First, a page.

India will invest Rs127 billion on lines to transmit power from solar parks to enable Prime Minister Narendra Modi’s goal of boosting clean energy capacity to 175 gigawatts by 2022.
The dedicated transmission lines, part of the so-called green corridor project, will transmit 20 gigawatts of power capacity from 34 solar parks across 21 states, the government said Wednesday in a series of reports commissioned by minister for power, coal and mines Piyush Goyal. The reports were written by Power Grid Corp. of India Ltd to develop plans to integrate renewable energy on the national grid.
The green-energy corridor is part of the country’s plans to boost transmission capacity to enable a seamless flow of electricity from clean electricity producing states to consuming states that face power shortages. New lines will also help manage intermittency challenges of renewable energy, especially as clean sources increase their share of power generation to almost 50% in some states.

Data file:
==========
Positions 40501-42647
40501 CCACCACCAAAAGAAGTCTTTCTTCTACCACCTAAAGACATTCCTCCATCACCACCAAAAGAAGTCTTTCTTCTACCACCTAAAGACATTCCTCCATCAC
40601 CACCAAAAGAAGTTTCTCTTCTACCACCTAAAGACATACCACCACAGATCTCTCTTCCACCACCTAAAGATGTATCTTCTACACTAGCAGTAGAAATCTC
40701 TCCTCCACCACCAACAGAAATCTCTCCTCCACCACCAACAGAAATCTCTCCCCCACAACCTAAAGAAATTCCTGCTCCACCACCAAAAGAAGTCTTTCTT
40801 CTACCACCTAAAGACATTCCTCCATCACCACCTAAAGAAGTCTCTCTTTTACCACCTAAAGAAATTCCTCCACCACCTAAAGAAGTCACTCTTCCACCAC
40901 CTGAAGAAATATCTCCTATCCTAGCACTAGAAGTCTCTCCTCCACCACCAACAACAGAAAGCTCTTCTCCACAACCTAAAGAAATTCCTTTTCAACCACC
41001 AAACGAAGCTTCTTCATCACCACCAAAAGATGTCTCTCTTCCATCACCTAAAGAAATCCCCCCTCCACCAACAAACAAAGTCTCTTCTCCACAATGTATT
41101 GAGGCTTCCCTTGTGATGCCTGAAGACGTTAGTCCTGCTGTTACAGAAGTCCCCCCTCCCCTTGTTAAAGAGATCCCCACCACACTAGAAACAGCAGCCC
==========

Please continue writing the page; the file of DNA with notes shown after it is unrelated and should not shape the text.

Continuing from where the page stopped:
The inter-state portion of the transmission investments will cost Rs80 billion, while intra-state lines will require another Rs47.45 billion, according to the government.
India will receive a soft loan of about €1billion for the corridor’s development from the German development bank KfW, Goyal informed India’s lower house of Parliament last week.
Intra-state transmission under the plan will be funded through a 20% equity state held by the state government, 40% in the form of a grant from the National Clean Energy Fund and the soft loan accounting for the remaining 40%.
The inter-state transmission schemes are to be funded as 30% equity by Power Grid Corp. and 70% as a soft loan, according to Goyal.